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I'm thinking about separating the static content from the dynamic content, and put the main www domain with the static content on Amazon S3. The main reason I want to do this is security. This site has a potential to be a target for hackers to break into. I don't have much knowledge in security, and I probably can't handle protecting it do a decent degree.

So is putting the main domain on Amazon S3 really solved all of my security concerns? Are static sites/files hosted on S3 known to be an easy or hard target for hackers? Are there any precautions I need to do by myself? (I already decided to have a separate account for s3 than my ec2 instances, to minimize the risk of hackers getting my security credentials. does that make sense?)

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migrated from stackoverflow.com Mar 24 '13 at 13:47

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I think you're being overly paranoid... –  Danny Beckett Mar 24 '13 at 10:24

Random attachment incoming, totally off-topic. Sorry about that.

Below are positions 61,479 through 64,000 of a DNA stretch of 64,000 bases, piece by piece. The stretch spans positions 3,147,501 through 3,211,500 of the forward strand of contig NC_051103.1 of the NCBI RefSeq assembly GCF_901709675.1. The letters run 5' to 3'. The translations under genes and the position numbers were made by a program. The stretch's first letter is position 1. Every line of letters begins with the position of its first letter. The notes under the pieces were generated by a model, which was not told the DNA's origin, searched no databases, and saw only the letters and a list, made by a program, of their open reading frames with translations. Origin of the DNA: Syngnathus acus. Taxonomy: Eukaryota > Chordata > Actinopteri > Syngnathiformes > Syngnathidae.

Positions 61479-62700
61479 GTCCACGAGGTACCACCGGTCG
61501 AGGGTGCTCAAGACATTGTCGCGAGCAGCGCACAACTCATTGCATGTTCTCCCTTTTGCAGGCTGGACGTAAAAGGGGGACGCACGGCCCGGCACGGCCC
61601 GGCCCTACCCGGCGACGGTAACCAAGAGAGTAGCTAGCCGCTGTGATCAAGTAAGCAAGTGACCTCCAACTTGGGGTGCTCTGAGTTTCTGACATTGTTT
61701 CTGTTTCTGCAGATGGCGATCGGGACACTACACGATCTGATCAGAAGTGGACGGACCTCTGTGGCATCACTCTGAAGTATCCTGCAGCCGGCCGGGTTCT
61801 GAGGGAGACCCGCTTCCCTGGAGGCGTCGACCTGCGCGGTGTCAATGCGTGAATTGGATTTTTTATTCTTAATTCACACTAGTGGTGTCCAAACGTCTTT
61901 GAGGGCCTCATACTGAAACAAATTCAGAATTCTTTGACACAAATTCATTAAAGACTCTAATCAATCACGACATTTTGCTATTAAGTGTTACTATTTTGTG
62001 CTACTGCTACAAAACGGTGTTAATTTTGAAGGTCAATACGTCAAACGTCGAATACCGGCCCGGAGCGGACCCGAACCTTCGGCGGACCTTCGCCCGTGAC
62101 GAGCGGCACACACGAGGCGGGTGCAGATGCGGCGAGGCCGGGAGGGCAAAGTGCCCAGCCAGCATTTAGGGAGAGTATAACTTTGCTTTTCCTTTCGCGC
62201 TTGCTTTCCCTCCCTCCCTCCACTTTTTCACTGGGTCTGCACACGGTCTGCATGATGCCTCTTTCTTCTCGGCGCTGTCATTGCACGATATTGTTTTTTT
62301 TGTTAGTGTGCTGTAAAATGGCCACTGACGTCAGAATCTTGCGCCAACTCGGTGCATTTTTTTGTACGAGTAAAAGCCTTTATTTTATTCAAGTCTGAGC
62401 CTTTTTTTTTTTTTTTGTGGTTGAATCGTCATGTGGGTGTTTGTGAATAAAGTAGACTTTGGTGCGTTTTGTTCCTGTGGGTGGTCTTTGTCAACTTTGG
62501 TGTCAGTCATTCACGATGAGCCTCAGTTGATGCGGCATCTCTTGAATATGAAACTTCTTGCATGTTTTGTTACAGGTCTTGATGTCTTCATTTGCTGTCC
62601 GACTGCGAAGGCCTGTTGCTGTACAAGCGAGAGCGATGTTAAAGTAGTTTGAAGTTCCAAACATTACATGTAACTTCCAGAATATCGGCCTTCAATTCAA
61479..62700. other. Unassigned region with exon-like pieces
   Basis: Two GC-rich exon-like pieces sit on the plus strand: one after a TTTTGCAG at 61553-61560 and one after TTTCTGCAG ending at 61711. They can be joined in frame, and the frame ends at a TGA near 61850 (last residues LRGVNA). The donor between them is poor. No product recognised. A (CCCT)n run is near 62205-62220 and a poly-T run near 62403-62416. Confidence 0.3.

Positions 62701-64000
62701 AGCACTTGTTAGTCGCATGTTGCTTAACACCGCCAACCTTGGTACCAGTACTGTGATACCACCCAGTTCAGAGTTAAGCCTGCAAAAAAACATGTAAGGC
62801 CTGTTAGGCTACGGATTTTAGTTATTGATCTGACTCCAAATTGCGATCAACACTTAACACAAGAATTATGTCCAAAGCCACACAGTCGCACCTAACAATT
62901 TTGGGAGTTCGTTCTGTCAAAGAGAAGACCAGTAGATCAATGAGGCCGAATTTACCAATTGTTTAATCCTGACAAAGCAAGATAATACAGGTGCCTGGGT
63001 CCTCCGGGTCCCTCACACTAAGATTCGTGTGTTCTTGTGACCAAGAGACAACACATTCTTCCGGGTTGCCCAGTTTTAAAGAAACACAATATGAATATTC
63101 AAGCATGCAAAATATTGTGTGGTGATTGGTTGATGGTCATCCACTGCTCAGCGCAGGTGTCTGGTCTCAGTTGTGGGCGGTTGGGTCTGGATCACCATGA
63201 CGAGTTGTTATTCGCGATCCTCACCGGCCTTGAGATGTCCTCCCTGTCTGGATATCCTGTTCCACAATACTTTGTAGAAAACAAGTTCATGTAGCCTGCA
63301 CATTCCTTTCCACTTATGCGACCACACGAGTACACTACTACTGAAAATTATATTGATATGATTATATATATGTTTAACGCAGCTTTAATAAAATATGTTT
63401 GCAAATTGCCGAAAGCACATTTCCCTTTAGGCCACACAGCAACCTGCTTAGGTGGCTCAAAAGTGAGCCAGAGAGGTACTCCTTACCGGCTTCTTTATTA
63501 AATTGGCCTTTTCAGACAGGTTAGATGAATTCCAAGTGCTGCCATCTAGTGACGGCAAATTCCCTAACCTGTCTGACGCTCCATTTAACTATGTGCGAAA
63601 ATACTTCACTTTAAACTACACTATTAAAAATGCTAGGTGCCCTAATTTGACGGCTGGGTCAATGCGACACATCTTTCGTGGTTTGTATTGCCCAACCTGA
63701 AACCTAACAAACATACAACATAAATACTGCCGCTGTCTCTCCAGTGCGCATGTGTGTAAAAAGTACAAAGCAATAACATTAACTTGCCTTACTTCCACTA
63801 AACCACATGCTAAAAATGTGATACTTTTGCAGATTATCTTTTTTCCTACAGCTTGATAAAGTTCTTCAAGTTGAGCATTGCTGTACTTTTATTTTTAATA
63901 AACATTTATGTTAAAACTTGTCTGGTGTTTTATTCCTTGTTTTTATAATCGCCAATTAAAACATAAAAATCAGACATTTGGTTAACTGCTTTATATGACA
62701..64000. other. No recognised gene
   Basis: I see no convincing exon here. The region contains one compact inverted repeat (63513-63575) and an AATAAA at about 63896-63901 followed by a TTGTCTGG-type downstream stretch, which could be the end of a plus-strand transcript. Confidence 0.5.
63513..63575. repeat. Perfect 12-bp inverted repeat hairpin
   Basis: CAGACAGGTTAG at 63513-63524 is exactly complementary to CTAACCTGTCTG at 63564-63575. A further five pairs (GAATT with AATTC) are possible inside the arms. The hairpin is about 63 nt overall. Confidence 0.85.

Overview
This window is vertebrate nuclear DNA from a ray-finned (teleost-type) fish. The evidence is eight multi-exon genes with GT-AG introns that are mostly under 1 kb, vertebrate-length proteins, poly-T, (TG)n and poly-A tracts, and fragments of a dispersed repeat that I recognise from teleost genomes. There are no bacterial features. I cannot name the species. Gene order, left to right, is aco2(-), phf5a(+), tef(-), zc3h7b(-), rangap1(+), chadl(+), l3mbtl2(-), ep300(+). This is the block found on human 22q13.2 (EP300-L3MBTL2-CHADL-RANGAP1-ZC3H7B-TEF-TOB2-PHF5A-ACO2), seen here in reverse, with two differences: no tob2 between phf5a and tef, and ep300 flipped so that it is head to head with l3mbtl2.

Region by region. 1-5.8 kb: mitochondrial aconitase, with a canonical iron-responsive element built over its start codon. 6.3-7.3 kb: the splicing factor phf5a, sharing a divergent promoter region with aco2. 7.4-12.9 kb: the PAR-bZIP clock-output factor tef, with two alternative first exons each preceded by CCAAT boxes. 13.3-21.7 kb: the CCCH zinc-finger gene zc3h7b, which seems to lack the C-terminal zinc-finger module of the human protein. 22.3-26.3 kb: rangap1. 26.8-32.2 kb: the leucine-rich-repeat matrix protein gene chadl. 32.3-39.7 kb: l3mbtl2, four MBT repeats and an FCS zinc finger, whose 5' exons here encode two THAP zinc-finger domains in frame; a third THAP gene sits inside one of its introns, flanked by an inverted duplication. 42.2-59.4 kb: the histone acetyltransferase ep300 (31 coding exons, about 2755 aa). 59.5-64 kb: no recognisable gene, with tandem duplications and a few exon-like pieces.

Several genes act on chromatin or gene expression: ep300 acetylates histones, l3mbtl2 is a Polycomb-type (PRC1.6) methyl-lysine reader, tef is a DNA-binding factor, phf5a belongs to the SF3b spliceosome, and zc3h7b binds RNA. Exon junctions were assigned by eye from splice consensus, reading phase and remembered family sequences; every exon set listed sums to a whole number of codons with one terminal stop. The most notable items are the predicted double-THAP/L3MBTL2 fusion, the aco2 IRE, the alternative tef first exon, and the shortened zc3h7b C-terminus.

You are misunderstanding the services S3 provides, I think. Perhaps you meant EC2? –  Perception Mar 24 '13 at 10:28
    
FWIW, I agree with you that this belongs on StackOverflow. –  Freedom_Ben Mar 24 '13 at 17:44
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1 Answer

There is no way for us to determine whether this would be secure. Security is a massively deep topic that requires extensive analysis and an ability to think like an attacker. The best way to get this knowledge is the Web Application Hacker's Handbook. It is an interesting and fun read, but more importantly you'll be full of security knowledge when you're done.

Statistically, chances are very good that a static HTML page on Amazon S3 is secure. The reason is that the majority of vulnerabilities arise from improper handling of user input. This shouldn't be an issue for you.

To improve your security, look through the source of your page for any leaked information. Make sure you're not giving away sensitive information in comments. I've seen this one before:

<!-- Use the DB administrator password for testing: f@keP@a$$w0rD -->

Also don't think that giving your content a static but unlinked URL is providing security. Security through obscurity is not really security.

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